Thinking again about Convergence: is the problem the people rather than the technology?
Chair: Martin Gill
Emma Boakes – PhD Research Student at University of Portsmouth (UK)
Louisa Schneller – Risk & Security Management Software Consultant at TeamMacro OÜ (Czechia)
Dawn Holmes – Global Physical Security and Technology Specialist at GKN Automotive (UK)
Darrell Darnell – DTE Consulting LLC and JSS Consulting Inc (US)
Louisa Schneller notes that although convergence has been around for a long while we are still arguing about a definition and the adoption rates are far from impressive. In discussing the factors needed to make convergence happen she points to the importance of understanding the human factors; the need to have an informed champion to argue the case; and the need for someone with business skills to relate convergence to the organisation, important because every organisation is different. Louise argues especially for committed leadership providing a basis for engaging staff; and she underlines the importance of fostering diversity. Looking at these factors one can see why convergence may not be widely adopted, it is not easy; not easy to initiate in the first place and not easy to implement.
Emma Boakes draws on a broader experience of analysing convergence in a non-security context. Her contention is that rather than seeing either people or technology as a problem she focusses on the broader interactions that can help facilitate convergence; between people and with technology. For Emma the so called ‘soft skills’ are too often underestimated; they are important and they are difficult. She argues for a system to get people engaged and underlines the importance of training, and a good company culture that is conducive to convergence. There is no magic bullet, and there is no substitute for recognising that people are important, that their needs need to be understood, it should not be assumed, as it often is, that they are ready or prepared to make convergence work. This can happen when technologists look at convergence as a system to be implemented which is an oversimplification. Just adding to workloads does not make convergence work.
Dawn Holmes believes people are the weakest link. Interestingly she notes that end-users are blamed too often when things don’t work which she argues is, lazy, easy to do but all too often erroneous. When systems are designed those responsible are not always best placed to consider the human factors, there is a tendency to look at solutions rather than the interdependencies and it is end-users who suffer through a lack of engagement. Dawn calls for a mindset change, and she too promotes the importance of soft skills; the importance of leadership championing the cause; and the organisation making a commitment to win the hearts and minds of people (and end-users in particular). Dawn herself champions the value of and adopting a common language, and of understanding the needs of all stakeholders in the convergence implementation process so they can be properly engaged. As she says, people need to be prepared to ask stupid questions.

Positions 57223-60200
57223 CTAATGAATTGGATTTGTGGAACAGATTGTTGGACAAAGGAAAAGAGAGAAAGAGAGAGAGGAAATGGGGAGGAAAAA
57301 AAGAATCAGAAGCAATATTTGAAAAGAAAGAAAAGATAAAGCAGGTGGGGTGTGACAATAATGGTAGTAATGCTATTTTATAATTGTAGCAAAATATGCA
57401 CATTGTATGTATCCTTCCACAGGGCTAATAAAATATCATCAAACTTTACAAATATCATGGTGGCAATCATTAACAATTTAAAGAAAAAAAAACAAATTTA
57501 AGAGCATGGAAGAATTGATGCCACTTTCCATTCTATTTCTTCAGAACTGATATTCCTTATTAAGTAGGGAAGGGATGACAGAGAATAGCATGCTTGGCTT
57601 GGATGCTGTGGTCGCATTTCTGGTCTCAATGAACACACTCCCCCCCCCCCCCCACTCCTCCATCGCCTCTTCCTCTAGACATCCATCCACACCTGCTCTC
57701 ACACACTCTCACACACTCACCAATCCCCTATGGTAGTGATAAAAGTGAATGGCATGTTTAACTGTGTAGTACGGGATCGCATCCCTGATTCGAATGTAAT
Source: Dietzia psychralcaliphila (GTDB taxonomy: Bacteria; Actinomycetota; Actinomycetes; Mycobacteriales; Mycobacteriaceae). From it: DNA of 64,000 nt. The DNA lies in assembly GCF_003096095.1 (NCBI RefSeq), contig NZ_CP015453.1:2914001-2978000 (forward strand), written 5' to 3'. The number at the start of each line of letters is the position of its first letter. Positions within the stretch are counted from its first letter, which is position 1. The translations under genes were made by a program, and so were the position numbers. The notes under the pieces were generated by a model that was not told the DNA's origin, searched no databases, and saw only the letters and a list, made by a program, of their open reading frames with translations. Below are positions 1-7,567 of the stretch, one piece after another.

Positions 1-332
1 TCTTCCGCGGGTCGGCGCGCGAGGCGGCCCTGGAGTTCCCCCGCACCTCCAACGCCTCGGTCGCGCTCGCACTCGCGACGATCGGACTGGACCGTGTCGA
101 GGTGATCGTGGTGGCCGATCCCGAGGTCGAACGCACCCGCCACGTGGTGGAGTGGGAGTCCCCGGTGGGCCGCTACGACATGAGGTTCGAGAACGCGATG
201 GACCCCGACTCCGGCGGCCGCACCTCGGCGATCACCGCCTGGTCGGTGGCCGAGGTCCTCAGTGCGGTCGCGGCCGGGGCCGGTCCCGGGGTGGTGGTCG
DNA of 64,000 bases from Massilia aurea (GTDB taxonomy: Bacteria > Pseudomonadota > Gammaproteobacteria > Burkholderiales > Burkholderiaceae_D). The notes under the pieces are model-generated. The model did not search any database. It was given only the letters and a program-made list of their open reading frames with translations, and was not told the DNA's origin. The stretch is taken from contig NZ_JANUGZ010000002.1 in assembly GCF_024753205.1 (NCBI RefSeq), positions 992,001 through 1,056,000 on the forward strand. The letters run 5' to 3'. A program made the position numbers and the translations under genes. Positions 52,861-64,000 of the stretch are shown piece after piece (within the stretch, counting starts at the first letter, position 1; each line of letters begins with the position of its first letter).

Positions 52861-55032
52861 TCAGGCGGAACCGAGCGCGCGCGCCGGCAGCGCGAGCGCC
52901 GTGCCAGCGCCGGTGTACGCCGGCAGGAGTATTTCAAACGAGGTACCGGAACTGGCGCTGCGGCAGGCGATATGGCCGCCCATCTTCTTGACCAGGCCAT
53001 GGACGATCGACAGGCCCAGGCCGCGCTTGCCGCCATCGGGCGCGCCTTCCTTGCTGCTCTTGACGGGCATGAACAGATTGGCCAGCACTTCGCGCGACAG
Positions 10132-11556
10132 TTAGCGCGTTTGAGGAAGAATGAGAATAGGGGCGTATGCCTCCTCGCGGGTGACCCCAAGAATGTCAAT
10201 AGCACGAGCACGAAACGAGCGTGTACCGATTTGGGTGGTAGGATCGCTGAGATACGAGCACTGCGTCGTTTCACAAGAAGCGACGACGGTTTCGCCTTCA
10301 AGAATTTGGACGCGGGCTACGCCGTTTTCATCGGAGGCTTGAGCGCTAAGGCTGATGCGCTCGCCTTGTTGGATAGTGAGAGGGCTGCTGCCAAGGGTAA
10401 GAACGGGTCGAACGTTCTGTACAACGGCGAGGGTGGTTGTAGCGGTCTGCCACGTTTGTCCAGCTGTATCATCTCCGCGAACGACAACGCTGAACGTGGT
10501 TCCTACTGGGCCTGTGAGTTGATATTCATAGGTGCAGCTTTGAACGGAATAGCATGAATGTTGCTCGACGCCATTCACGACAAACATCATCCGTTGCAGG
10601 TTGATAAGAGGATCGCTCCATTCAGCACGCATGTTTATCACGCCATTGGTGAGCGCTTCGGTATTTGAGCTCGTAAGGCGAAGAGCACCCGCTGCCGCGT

Darrell Darnell notes his own background in responding to emergencies has provided an insight into how parts of an organisation work together. In looking at the factors that make convergence a success he underlines the importance of communicating effectively. He too notes that converging is not easy, one cannot take for granted that it is easy to unite behind one culture and approach, not to engage with different parties not least when security as a function has all too often adopted an insular approach. As he says the decision to converge is easier than what it takes to make convergence happen where, for example, different parts of the organisation can often think differently about process, and use different tools. There is a need for leadership to explain why convergence is important and get buy in, and a prerequisite to doing this well is to take time to understand ‘why is this important to you’; it is often a crucial missed step.
In this webinar we learn that while convergence is a popular concept, in practice it can be difficult to implement. It may seem entirely logical, but too often that narrative has got in the way of understanding the realities. Anyone listening to this webinar will understand why convergence, despite being a popular idea, is also not an unqualified good.
15th April 2021